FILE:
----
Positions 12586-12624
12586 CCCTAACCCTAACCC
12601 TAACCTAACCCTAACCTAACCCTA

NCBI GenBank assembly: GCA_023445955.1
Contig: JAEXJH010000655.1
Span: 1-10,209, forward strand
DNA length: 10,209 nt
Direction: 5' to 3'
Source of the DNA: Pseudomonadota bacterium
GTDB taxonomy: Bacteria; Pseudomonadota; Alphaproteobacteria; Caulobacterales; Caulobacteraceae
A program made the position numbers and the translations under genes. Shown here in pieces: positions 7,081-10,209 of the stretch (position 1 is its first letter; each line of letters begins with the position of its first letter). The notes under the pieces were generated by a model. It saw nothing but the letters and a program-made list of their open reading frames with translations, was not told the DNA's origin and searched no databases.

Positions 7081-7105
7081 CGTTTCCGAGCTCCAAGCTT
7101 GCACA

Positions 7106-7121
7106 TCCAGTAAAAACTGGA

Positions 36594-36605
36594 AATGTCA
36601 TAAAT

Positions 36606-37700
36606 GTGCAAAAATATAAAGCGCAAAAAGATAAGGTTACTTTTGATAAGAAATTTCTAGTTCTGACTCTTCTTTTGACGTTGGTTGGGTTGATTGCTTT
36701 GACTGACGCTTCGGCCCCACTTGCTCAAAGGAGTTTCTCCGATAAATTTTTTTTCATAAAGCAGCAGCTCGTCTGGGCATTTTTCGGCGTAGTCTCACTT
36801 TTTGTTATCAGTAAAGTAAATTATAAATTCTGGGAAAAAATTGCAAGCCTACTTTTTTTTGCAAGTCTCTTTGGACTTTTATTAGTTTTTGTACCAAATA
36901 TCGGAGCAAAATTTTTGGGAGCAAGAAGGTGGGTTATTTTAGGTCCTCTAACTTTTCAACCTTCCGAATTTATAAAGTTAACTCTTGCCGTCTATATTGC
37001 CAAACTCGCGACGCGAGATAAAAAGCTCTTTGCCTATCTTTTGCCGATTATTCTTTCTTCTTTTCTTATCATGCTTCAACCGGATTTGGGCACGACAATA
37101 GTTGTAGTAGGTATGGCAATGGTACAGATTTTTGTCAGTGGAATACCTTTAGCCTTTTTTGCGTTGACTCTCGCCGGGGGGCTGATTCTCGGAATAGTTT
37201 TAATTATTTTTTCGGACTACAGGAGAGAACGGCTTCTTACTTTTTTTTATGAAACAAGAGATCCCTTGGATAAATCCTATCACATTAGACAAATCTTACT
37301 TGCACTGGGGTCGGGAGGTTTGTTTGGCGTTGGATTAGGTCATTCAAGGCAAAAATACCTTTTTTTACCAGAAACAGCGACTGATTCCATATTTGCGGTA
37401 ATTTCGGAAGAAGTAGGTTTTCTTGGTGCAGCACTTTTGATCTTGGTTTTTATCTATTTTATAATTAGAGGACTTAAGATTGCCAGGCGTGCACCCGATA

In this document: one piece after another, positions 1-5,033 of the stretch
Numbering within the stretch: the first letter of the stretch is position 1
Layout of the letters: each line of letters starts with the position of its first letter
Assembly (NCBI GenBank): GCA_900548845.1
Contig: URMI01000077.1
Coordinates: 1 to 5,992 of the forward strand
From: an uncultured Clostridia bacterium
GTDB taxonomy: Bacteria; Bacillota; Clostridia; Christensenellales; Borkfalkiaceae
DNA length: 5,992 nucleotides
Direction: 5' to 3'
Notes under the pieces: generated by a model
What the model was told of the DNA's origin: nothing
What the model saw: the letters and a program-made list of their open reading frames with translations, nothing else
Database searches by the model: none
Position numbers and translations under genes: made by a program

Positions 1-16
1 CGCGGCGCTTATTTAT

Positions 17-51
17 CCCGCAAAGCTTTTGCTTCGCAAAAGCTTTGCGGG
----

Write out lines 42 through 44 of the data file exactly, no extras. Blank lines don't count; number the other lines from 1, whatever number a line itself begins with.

What the model saw: the letters and a program-made list of their open reading frames with translations, nothing else
Database searches by the model: none
Position numbers and translations under genes: made by a program